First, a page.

How to get the most out of your podcast interviews


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Want to interview like a pro?

When you’re interviewing people for your podcast there’s a lot that can go wrong.

So how do you make sure your guests leave thinking “I’m so glad I did that!” rather than “I never want to see that person again!”?

Podcast interviewing tips

Don’t overwrite your questions 

To conduct a great interview you have to be present in the moment. 

You also need to maintain as much eye contact as possible because that’s how your guests will know you’re interested in what they have to say.

If you’ve written your questions out word for word it’ll be almost impossible to do this because you’ll spend most of your time looking down at the page rather than up at the person sitting across from you.

When I go into a podcast interview I have a bullet point list of questions with as few words as possible on the page.

To get to this point I’ll have gone through a few steps…

  • First I’ll write the questions out in full as I’m doing my research
  • Next, I’ll go through and reduce them to a few words or a really short sentence
  • Then I’ll go through one last time and bold a keyword for each question
  • Finally, I put the whole document in gigantic font.

The reason I do this is so I can look down quickly at my notes and immediately find the word that triggers my next question without getting lost.

Then I can get a sense of where I’m going without having to lose eye contact for too long.

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Don’t get attached to your questions

One of the great things about being prepared is you can throw your plan out the window if something more exciting happens.

If your guest says something unexpected you want to be able to follow them down that conversational rabbit hole because those are the moments where you’ll discover something really interesting and unique.

Having a plan means you can afford to get lost wandering down tangents because you know you can always come back to the security blanket of the questions you’ve prepared.

The art of podcast presenting


Listen to your guest

Listening is essential if you want to have a great podcast interview because the best questions often come from your guest’s answers.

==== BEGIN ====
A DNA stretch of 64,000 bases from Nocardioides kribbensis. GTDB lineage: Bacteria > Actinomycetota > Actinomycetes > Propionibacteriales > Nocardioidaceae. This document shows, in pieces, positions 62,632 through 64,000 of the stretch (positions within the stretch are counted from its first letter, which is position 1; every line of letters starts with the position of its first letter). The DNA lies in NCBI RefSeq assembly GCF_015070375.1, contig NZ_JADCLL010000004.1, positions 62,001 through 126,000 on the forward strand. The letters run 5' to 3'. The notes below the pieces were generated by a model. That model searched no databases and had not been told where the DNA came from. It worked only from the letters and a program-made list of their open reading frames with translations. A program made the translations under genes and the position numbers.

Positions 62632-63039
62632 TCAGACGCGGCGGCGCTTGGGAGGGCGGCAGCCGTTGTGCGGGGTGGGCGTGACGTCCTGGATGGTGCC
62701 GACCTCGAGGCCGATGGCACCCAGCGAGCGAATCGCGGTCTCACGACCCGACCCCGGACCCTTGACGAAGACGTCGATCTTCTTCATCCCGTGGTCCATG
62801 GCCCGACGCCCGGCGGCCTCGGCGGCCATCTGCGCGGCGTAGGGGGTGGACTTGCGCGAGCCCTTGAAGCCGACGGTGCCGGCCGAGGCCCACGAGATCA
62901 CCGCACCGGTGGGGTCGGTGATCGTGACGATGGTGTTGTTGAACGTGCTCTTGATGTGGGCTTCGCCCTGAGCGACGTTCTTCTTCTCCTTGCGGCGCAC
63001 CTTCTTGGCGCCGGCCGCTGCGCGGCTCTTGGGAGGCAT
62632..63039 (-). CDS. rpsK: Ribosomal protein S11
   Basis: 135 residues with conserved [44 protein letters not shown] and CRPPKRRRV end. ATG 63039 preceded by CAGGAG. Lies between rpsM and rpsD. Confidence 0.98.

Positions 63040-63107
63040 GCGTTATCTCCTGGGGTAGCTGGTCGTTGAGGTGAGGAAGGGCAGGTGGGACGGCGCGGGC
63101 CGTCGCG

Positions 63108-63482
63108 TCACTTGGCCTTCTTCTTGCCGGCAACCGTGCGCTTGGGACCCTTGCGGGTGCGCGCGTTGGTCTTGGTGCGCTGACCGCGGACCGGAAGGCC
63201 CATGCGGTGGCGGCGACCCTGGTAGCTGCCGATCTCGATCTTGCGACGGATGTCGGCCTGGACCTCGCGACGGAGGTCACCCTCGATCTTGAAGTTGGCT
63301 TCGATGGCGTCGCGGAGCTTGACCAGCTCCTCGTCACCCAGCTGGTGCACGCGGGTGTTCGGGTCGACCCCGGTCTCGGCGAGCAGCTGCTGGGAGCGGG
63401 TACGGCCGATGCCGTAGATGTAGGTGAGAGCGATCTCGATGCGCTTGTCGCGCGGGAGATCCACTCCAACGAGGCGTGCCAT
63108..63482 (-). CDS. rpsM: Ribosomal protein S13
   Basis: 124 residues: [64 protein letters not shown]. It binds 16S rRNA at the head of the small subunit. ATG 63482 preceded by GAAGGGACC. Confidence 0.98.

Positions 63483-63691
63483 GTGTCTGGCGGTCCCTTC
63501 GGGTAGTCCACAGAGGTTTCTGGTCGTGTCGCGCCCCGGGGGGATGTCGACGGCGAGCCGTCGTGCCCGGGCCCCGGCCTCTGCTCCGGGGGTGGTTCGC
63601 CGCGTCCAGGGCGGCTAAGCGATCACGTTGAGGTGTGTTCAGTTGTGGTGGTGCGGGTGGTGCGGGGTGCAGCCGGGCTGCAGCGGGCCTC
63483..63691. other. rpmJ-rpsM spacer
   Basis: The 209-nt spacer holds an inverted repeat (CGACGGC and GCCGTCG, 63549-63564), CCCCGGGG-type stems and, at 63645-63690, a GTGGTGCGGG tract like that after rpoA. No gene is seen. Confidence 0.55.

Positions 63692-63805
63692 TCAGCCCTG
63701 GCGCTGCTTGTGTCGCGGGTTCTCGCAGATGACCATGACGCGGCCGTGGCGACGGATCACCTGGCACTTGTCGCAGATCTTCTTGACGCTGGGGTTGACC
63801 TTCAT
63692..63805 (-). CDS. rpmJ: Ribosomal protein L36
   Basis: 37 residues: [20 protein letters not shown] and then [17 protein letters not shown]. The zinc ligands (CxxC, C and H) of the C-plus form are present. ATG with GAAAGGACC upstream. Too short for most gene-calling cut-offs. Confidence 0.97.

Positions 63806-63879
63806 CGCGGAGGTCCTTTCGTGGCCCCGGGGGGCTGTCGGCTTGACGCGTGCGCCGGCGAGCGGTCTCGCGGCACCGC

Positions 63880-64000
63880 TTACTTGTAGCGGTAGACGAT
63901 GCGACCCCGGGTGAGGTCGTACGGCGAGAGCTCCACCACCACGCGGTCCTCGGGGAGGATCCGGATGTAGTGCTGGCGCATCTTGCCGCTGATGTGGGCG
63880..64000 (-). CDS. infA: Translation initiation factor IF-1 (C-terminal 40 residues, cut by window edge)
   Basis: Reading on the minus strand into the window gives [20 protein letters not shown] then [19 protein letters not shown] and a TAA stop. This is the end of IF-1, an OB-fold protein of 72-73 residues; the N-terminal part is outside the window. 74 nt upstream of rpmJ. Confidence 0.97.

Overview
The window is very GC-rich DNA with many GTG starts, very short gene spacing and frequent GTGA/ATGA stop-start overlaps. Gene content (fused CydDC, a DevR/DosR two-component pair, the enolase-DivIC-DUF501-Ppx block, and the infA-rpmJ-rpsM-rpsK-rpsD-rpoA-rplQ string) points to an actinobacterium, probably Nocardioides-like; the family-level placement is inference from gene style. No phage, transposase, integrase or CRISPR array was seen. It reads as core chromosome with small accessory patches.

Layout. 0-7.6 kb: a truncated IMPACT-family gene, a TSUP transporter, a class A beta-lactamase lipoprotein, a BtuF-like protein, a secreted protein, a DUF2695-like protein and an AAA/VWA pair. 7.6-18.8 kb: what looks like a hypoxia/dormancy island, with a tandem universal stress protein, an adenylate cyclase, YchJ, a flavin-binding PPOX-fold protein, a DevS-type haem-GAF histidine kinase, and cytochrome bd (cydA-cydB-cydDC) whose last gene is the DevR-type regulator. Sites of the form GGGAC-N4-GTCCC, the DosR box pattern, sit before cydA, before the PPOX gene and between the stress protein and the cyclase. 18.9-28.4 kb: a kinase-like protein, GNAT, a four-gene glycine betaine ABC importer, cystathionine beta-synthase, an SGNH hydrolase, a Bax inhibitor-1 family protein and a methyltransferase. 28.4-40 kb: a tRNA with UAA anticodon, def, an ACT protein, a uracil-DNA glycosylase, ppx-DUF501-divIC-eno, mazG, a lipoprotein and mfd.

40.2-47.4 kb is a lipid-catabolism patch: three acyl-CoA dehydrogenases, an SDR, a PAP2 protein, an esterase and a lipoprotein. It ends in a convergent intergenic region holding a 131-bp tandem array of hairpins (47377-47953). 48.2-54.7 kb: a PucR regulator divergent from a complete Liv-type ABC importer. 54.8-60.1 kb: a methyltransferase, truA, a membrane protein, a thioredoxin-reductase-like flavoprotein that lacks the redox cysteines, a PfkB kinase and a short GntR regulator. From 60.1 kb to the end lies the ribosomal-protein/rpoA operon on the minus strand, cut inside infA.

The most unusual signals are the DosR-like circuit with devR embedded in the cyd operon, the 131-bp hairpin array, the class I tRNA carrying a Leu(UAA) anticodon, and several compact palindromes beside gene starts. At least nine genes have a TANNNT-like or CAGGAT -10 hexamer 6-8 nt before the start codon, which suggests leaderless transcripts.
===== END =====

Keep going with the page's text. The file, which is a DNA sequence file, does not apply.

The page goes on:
As an interviewer, you’re the proxy for your audience so you want to make sure you’re doing your best to ask the questions they want answers to.

If you’re too focused on the page you might miss something important and leave your listener thinking “Why didn’t they pick up on that and ask them something about it?”

So make sure you’re paying attention!

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Don’t be nervous

That’s easier said than done, especially if you’re interviewing someone you admire.

But nothing makes a guest more uncomfortable than sitting across from someone who’s either terrified or staring at them like they’re in love.

Your guest has to feel like they’re in the hands of a professional.  And that means having the confidence to sit across from them as an equal who has everything under control.

You can still have respect and reverence for their achievements but on your show, you’re leading the way and you need to look like a safe pair of hands.

That means staying outwardly calm even though you might be inwardly crapping yourself.

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Conduct a pre-interview

This is where you chat to your guest before the actual podcast interview to get a sense of the areas you want to focus on.

You could do this over the phone, via email (although this is a little harder) or via a brief questionnaire if each interview covers similar ground.